The films below are sometimes called films noirs but they make up such a distinct category that they're almost always qualified with the the sub-label docu-noirs:

House On 92nd Street

The Racket

Call Northside 777

Panic In the Streets

Border Incident

The Narrow Margin
Mystery Street

Naked City

Arson, Inc.

Loan Shark

Fingerprints Don't Lie

F. B. I. Girl

Portland Expose
A Bullet For Joey

In fact they're
all police or government-agency procedurals (or, in one case, a newspaper procedural.)  They usually feature some
highly positive documentary-type footage about the law enforcement
group involved and are sometimes shot within the
facilities of the institutions they depict.  (The newspaper procedural, Call Northside 777,
about a crusading journalist who saves an innocent man from prison, was
based on a real case and shot on some of the locations where the original incidents occurred.)

These films are designed to show the effective functioning of
government agencies or other establishment organizations, and while this sort of reassurance may have
addressed the same strain of post-war anxiety that film noir explored, it obviously did so from a completely different perspective than you find in the classic film noir, where suspicion of all social institutions is part of the general atmosphere of dread.

In the films above, the city may well be a dark and threatening maze,
but we enter it in the company of an upright guide, backed by the full
force of the official society, and we overcome the danger we face there
— we clean up the mess.

These films make up a vigorous genre in themselves and have become
fascinating social documents — but I don't think it makes any sense to
call them films noirs.

[The noir credentials of the films above are as follows . . .
House On 92nd Street
, Call Northside 777
and Panic In the Streets are part of the Fox film noir DVD series . . . The Racket,
Border Incident
Mystery Street and The Narrow Margin are part of the Warner film noir DVD series . . . A Bullet For Joey is part of the MGM film noir DVD series . . . Naked City is found on almost all lists of films noirs . . . the rest are included in the VCI Forgotten Noir DVD series.]


Mexico, whenever anyone asked where my sister Lee and her kids were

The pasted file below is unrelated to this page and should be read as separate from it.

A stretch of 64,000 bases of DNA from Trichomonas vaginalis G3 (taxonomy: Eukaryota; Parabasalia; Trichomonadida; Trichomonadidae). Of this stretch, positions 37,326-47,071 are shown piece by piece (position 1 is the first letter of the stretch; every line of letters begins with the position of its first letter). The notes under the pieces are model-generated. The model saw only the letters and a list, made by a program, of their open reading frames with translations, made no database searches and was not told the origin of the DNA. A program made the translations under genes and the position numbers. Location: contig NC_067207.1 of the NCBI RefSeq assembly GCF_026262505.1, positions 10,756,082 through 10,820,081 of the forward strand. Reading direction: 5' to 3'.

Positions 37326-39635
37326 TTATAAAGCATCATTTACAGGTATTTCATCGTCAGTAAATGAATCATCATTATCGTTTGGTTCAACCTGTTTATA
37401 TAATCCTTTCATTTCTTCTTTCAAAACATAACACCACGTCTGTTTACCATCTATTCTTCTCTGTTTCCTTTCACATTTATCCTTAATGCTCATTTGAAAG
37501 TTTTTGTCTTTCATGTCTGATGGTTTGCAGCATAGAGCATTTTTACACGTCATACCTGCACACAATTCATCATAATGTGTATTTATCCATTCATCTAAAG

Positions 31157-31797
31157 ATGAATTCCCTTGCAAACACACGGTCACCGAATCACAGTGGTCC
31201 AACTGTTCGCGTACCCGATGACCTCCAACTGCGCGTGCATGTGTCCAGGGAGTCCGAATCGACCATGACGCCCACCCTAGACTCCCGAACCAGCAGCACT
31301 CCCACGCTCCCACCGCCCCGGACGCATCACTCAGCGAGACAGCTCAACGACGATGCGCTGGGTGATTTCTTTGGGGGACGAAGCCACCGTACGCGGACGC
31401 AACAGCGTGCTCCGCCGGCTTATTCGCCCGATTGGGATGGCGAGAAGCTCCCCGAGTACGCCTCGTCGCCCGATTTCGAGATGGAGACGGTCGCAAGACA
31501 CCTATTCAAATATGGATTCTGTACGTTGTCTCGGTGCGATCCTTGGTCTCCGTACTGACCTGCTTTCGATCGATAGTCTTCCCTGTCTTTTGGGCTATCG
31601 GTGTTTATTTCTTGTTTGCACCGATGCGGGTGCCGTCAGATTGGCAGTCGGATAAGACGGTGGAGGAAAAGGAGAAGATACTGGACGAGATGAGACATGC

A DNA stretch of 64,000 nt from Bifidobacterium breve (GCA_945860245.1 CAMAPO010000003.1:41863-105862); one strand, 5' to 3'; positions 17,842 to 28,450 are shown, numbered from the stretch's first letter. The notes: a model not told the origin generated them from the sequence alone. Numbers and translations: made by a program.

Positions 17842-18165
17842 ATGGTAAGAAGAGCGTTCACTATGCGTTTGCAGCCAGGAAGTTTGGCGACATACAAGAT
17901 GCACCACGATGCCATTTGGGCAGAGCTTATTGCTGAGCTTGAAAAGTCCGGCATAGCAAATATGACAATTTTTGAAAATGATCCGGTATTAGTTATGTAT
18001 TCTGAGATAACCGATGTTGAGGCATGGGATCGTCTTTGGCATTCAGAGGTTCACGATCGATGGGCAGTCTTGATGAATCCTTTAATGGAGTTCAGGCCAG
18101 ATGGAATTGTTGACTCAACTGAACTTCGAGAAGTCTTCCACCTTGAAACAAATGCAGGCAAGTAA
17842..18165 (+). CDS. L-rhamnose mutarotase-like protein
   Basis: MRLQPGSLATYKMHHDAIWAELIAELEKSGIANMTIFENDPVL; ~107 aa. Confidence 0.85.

from she always said Alta California.  This delighted Mexicans,
who probably think all Americans believe there is only one California,
the U. S. state.  In fact there are two others, Baja California
and Baja California Sur, both Mexican states located in the Baja
California peninsula.  Mexicali is the administrative center of
Baja California, to the north, and La Paz is the administrative center
of Baja California Sur.

At the La Pinta inn in Catavina my sister ran into a Mexican woman who
had lived in Los Angeles but had moved back because she didn't have
“the right papers” and didn't feel good about it.  My sister
remarked on how unfortunate it was that papers could keep the
Californias apart.  “I know God meant us to be together,” the
woman said, “but something has gone wrong with it.”  “Maybe we'll
all be one California again,” my sister suggested.  “I think it
will happen,” the woman said, without much conviction.

The woman seemed a bit puzzled about why someone from Alta California
would choose to visit the poorer Californias to the south. 
“Because it's so beautiful,” my sister said, ” and the people are so
wonderful.”  The woman nodded dubiously.

I suppose it's not surprising that the Mexicans' envy of American
prosperity should cause them to be defensive about their own country,
but I don't think money is the root of the issue.  It's more about
children and the future.  Mexicans worship children — their eyes
light up with almost supernatural joy at the sight of niños, even gringo
The poorest of Mexicans will introduce you to their children as though presenting
movie stars.  I think when they head north, to endure the
humiliations and hardships of life in El Norte, it's not to get
flat-screen TVs for themselves but a better future for their kids.

The poverty of Mexico, at least in Baja California, south of the
tourist zone, rarely seems ugly or degrading — the everyday culture of
the nation is rich and humane.  But it's so often frozen where it
is — economic progress is coming but coming slowly.  Looking into
the eyes of their niños, many Mexicans may feel that don't have time to wait for it.

They may not realize how much they stand to lose up north.  The
idea of making grueling sacrifices for one's children is losing
currency in America, and many Americans no longer believe that their
children will have better lives than they've had.  The ragged
Mexican man walking miles through the desert country of the borderlands
to get a back-breaking, low-paying job in the United States probably